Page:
Clinical history & observation of a conscious tiger
Most free-ranging tigers that are identified as needing veterinary assistance do not come with much of a history, but it is important to record details such as the tiger’s location (GPS coordinates if possible), reason for the intended examination, and any information that local people can provide. Tigers that are being examined at a rehabilitation facility may have been there for some time and should have a more detailed recent history including what they have been eating, appetite, faecal output, recent behaviour, recent clinical symptoms etc.
Once a tiger has been anaesthetised for physical examination significant clinical signs are no longer evident. Examples include lameness, head tilt, ataxia, coughing, respiratory pattern, neurological symptoms, level of aggression etc. Furthermore, injured or sick animals will often hide symptoms when confronted by a threat such as a person nearby. Therefore, it is important to assess a tiger quietly from a distance before sedating it whether it is caught in a snare, locked in a cage or lying poisoned in the field. Of course, in many circumstances this will not be possible, but the use of binoculars is highly recommended for the purpose.
Take note of:
- Body condition: Normal; fat; thin; emaciated; not determined
- Behaviour: Bright alert responsive (BAR);· aggressive; quiet; distressed; moribund; seizuring.
- Breathing: Normal; abnormally rapid or slow, increased respiratory effort or laboured; noisy; shallow; imperceptible, coughing, extended head and neck, sneezing, open-mouth breathing etc.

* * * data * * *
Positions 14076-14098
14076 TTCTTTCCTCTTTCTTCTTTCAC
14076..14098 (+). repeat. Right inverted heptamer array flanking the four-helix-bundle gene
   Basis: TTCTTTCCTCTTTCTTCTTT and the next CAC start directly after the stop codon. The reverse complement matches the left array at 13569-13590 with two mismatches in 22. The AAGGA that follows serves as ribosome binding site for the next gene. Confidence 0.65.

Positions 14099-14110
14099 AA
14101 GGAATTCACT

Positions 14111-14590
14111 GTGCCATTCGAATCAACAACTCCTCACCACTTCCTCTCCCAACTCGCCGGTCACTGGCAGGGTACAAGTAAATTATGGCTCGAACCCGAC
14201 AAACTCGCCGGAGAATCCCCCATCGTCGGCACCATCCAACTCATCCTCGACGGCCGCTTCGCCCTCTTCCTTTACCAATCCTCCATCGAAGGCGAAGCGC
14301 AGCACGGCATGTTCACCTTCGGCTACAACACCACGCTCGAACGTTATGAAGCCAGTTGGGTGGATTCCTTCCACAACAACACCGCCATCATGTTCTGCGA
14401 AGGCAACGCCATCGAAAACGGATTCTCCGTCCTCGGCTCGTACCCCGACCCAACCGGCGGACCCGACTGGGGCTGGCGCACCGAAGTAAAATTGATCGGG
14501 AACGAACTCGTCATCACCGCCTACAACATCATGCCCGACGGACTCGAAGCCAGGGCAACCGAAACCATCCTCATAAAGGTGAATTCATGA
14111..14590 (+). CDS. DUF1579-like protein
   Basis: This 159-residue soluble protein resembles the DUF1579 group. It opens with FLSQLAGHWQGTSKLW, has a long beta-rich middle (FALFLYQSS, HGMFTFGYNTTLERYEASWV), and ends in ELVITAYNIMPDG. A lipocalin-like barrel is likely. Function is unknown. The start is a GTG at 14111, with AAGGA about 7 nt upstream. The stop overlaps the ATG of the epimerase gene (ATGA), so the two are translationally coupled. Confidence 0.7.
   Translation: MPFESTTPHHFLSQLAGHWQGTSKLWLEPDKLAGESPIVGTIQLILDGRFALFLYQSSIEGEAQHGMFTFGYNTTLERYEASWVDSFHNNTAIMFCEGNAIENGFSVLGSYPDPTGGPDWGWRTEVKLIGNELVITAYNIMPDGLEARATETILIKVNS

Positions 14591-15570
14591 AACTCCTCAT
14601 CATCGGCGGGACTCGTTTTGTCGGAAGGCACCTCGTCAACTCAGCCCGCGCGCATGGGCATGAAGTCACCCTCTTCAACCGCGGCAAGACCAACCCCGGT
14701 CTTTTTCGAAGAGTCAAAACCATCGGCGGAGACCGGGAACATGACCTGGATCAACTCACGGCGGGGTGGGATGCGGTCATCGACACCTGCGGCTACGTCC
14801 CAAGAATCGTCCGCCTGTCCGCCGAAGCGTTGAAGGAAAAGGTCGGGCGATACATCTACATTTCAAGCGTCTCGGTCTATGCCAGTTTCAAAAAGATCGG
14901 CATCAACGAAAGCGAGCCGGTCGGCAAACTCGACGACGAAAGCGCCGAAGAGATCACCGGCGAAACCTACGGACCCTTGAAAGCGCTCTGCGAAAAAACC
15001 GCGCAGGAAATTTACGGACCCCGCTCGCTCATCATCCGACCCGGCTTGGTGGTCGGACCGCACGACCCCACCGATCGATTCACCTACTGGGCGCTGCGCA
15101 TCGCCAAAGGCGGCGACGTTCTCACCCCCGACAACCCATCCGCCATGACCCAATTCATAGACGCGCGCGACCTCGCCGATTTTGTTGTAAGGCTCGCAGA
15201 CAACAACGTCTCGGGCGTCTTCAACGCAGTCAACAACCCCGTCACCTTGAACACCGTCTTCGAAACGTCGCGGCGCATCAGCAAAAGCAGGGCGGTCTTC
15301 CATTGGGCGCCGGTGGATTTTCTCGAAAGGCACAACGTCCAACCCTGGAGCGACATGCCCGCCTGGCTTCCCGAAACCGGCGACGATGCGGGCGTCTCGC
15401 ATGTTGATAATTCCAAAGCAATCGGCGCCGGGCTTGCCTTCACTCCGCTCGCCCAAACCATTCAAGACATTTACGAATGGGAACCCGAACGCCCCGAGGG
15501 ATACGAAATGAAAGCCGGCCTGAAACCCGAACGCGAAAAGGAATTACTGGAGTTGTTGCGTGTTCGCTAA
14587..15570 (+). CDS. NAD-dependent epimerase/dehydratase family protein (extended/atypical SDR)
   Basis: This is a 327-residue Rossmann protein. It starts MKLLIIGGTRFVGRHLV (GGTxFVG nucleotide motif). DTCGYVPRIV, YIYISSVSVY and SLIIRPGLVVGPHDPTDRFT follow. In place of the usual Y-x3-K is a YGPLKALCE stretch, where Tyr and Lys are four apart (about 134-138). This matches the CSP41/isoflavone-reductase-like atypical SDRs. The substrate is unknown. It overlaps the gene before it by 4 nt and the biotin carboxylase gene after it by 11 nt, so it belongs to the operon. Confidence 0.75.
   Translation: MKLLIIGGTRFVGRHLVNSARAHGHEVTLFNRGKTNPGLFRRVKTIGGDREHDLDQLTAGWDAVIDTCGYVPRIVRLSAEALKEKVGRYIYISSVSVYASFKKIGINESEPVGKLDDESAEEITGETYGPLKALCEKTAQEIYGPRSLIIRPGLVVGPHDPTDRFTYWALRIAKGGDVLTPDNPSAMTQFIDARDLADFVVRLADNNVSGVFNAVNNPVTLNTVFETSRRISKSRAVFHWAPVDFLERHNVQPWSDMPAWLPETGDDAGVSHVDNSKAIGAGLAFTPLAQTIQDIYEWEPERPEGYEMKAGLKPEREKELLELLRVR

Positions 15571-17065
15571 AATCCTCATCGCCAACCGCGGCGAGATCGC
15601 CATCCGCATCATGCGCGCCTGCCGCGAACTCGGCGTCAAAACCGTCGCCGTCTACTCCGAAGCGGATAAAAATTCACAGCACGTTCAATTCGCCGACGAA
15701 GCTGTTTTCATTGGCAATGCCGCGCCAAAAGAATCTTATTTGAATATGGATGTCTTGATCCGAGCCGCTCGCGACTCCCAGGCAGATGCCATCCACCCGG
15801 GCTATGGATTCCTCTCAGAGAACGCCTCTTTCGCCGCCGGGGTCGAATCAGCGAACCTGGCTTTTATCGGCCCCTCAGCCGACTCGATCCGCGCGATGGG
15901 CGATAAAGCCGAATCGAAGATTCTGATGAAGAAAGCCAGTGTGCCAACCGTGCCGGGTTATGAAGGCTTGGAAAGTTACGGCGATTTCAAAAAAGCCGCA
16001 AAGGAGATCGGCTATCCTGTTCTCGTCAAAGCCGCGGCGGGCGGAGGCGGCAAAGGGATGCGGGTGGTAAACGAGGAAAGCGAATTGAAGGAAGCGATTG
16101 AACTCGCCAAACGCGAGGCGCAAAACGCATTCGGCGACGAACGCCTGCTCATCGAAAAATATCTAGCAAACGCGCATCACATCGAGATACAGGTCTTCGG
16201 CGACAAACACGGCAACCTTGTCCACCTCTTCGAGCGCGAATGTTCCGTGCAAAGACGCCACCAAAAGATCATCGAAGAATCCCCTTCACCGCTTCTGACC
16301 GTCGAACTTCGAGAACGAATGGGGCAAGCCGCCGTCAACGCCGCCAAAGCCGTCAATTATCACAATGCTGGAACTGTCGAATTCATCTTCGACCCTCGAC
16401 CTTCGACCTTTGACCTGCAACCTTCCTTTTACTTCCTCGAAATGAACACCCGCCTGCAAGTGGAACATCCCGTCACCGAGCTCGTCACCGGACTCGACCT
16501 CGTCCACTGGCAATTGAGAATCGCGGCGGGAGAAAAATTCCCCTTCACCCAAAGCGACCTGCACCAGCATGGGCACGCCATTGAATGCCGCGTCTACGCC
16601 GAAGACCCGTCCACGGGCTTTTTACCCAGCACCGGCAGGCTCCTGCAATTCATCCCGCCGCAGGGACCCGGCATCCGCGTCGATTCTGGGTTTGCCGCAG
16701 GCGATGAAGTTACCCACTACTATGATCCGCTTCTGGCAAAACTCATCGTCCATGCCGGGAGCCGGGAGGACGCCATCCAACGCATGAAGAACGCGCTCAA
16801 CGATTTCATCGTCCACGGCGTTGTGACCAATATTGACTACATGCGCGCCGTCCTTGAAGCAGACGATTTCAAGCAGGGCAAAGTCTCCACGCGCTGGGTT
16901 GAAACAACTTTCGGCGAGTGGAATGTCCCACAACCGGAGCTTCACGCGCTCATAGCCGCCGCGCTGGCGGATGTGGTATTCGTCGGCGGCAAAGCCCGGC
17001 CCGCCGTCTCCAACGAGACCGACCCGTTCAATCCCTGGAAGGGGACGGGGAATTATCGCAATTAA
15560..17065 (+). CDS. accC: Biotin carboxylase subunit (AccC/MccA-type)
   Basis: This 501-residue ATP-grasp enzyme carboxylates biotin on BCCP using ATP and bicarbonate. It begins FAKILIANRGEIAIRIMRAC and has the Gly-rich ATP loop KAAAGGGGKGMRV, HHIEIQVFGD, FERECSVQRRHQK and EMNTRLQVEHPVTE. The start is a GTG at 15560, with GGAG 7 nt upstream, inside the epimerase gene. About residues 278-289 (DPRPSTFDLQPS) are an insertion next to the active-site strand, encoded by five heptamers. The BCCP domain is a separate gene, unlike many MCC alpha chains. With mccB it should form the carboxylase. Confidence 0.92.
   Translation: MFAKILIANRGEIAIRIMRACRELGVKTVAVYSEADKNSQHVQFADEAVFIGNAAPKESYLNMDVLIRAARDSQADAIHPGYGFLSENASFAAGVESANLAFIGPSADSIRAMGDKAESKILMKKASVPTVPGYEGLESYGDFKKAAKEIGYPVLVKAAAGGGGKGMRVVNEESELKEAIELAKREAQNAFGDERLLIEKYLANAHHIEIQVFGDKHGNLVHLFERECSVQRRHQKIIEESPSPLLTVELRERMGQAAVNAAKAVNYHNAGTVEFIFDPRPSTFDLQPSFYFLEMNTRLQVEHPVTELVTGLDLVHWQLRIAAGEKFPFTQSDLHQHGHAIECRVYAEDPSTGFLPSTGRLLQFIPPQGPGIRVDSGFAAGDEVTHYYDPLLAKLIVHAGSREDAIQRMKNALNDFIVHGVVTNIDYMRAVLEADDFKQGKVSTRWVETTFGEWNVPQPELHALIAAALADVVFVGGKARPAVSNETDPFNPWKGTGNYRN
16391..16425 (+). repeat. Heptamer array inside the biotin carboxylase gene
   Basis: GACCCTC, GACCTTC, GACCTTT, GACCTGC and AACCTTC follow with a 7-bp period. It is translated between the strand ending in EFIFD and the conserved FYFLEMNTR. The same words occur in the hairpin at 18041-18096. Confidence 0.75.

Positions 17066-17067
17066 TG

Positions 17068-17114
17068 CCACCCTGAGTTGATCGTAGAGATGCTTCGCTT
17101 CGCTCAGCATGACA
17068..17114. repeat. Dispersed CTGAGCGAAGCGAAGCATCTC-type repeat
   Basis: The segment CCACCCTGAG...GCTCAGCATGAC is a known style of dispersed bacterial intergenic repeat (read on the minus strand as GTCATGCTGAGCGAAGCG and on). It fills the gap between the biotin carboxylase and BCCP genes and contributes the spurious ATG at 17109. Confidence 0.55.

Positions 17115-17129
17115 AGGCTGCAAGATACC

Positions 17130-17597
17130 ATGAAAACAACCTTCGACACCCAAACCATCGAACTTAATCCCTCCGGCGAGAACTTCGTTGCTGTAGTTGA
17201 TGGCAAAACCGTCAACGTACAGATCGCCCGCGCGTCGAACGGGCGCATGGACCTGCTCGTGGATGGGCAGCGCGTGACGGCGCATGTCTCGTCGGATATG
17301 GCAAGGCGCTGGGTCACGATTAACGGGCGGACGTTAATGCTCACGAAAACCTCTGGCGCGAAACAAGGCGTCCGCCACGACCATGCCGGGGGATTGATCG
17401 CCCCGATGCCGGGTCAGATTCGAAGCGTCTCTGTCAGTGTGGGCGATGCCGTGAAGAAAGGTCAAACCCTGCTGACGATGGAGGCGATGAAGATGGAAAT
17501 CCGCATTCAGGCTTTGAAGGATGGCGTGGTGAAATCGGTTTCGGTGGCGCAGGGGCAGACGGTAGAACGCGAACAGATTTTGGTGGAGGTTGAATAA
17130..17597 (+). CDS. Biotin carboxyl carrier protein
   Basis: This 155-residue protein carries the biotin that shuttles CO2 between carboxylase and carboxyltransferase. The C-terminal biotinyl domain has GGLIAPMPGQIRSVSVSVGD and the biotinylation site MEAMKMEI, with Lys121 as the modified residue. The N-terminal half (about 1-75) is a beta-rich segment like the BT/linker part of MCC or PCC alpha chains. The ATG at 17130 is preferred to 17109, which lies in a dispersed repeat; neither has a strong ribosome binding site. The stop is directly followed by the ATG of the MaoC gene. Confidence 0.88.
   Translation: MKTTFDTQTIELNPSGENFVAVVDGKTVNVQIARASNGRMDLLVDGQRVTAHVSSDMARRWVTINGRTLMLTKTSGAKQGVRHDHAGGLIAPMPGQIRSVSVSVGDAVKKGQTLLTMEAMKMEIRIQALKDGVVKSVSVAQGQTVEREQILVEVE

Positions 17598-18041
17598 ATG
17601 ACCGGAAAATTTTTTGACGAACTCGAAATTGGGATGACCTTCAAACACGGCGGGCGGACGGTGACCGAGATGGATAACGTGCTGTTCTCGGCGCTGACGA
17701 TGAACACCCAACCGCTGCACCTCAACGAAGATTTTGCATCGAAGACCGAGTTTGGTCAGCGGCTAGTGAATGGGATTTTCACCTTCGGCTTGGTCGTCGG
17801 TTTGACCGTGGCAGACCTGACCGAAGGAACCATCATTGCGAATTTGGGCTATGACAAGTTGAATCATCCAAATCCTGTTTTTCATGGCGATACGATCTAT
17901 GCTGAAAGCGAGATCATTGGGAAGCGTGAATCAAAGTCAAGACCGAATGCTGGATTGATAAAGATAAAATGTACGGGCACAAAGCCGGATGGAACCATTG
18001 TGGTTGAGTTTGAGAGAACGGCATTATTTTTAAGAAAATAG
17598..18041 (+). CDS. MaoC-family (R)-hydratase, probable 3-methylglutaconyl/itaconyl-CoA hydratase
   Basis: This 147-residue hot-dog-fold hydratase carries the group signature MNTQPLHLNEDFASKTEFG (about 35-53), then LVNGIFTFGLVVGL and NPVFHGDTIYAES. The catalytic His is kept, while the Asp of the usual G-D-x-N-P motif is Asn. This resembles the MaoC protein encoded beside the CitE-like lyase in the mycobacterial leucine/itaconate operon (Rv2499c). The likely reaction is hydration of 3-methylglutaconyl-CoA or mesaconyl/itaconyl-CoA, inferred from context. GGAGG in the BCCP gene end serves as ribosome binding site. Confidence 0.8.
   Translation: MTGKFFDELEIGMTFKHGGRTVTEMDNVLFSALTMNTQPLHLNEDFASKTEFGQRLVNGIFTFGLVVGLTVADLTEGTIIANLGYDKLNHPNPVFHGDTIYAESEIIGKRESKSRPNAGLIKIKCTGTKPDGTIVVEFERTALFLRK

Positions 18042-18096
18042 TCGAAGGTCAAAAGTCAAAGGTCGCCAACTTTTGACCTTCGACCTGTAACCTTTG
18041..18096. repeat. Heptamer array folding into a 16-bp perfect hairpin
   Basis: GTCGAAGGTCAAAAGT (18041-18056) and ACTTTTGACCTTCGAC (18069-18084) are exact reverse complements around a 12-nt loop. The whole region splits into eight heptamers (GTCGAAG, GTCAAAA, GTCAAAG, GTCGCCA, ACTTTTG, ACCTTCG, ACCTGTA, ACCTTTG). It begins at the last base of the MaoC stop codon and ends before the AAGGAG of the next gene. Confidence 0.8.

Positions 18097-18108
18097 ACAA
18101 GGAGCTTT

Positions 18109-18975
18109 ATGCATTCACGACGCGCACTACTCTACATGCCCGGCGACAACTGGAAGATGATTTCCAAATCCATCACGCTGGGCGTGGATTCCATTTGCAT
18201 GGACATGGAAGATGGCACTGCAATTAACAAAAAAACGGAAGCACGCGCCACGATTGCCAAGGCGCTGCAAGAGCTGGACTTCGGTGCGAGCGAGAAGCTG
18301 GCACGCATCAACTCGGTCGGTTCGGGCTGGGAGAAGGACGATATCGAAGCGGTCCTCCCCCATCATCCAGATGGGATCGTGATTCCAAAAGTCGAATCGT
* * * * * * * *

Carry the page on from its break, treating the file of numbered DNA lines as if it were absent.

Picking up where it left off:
- Gait and posture: Normal, lame, not moving, ataxic, abnormal posture (describe).
- Coat condition: Normal; sparse· patchy; other (describe).
- Obvious injuries: Describe
- Discharges: From nose, eyes, wounds, elsewhere (describe).
- Diarrhoea: May not be seen, but faecal soiling around the back end would be indicative.
- Excessive salivation:
- Other findings: Describe
It is also important to estimate the tiger’s weight to calculate the dose of anaesthetic drugs required. Ideally this should be carried out by two people as quietly and quickly as possible, causing the minimum of disturbance. As a guide, average weights for healthy, normal tigers:
|Subspecies||Adult males||Adult females|
|Amur & Bengal tigers||150 - 260 kgs||100 - 160 kgs|
|Sumatran tigers||100 - 140 kgs||75 - 110 kgs|
In estimating weight, the individual’s age and condition must be considered. Young individuals and profoundly thin adults will obviously weigh much less than the averages given for healthy adults.